A revealing and useful guide for the aspiring consumer of higher education.

THE PRICE YOU PAY FOR COLLEGE

AN ENTIRELY NEW ROAD MAP FOR THE BIGGEST FINANCIAL DECISION YOUR FAMILY WILL EVER MAKE

Can you pay for college without being broke until long after retirement? Sure—and this book offers plenty of pointers on how to do so.

Today, attending a top-flight school can cost nearly $350,000. Yet, as New York Times financial columnist Lieber asks, pointedly, “what is the return on investment going to be?” There are other questions: Which schools are better at which disciplines? What kind of financial aid is available? Is your child suited for college? One central question, of course, is why higher education is so expensive. The answers are several, ranging from the recent movement of cash-strapped states to reduce or eliminate education funding to the fact that highly educated people—the tenured professors whom students usually encounter only in their junior or senior years—expect to be paid a decent wage, as do the endless layers of administrators and support staff. Lieber counsels that there are remedies available, though not even a committed high school guidance counselor can possibly know how to navigate them all: A student can go to community college to satisfy basic requirements, for example, though he or she better do the homework to be sure all the credits will transfer to their university of choice. A student can join the military and get GI Bill support. However, writes the author, “anyone considering enlisting in the armed forces for financial reasons alone should please think hard about the uncertainty they’re signing up for.” Perhaps his most important point is that in most instances, college tuition is negotiable and that the worst thing that can happen if you ask for a break is to be told no. But is college worth it? Quite apart from the educational aspect, Lieber holds, the answer to his first question is that the annualized ROI “is about 14 percent.” Given that the stock market is typically half that, it’s not a bad bet.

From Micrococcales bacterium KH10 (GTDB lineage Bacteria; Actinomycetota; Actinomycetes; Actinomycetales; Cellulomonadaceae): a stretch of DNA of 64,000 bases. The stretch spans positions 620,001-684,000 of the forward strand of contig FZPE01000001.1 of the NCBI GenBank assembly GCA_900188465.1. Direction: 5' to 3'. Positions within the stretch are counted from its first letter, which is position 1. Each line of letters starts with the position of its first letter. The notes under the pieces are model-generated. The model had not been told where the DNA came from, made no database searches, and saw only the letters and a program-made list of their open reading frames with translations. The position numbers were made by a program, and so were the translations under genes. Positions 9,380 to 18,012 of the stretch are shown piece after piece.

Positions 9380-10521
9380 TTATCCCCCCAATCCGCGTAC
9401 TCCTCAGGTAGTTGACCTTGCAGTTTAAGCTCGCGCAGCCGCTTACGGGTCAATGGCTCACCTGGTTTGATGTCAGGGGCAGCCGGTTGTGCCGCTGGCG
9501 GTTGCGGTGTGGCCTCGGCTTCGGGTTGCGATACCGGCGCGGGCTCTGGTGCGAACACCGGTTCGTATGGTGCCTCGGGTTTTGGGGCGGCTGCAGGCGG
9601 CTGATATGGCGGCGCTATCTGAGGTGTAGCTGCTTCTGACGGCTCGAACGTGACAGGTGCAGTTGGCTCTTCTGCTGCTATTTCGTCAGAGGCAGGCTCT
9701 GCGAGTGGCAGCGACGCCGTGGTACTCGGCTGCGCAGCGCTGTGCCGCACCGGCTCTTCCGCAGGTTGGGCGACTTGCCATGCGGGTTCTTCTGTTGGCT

A revealing and useful guide for the aspiring consumer of higher education.

Pub Date: Jan. 26, 2021

ISBN: 978-0-06-286730-8

Page Count: 336

Publisher: Harper/HarperCollins

Review Posted Online: Oct. 7, 2020

Kirkus Reviews Issue: Nov. 1, 2020

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This guide to Black culture for White people is accessible but rarely easy.

UNCOMFORTABLE CONVERSATIONS WITH A BLACK MAN

A former NFL player casts his gimlet eye on American race relations.

In his first book, Acho, an analyst for Fox Sports who grew up in Dallas as the son of Nigerian immigrants, addresses White readers who have sent him questions about Black history and culture. “My childhood,” he writes, “was one big study abroad in white culture—followed by studying abroad in black culture during college and then during my years in the NFL, which I spent on teams with 80-90 percent black players, each of whom had his own experience of being a person of color in America. Now, I’m fluent in both cultures: black and white.” While the author avoids condescending to readers who already acknowledge their White privilege or understand why it’s unacceptable to use the N-word, he’s also attuned to the sensitive nature of the topic. As such, he has created “a place where questions you may have been afraid to ask get answered.” Acho has a deft touch and a historian’s knack for marshaling facts. He packs a lot into his concise narrative, from an incisive historical breakdown of American racial unrest and violence to the ways of cultural appropriation: Your friend respecting and appreciating Black arts and culture? OK. Kim Kardashian showing off her braids and attributing her sense of style to Bo Derek? Not so much. Within larger chapters, the text, which originated with the author’s online video series with the same title, is neatly organized under helpful headings: “Let’s rewind,” “Let’s get uncomfortable,” “Talk it, walk it.” Acho can be funny, but that’s not his goal—nor is he pedaling gotcha zingers or pleas for headlines. The author delivers exactly what he promises in the title, tackling difficult topics with the depth of an engaged cultural thinker and the style of an experienced wordsmith. Throughout, Acho is a friendly guide, seeking to sow understanding even if it means risking just a little discord.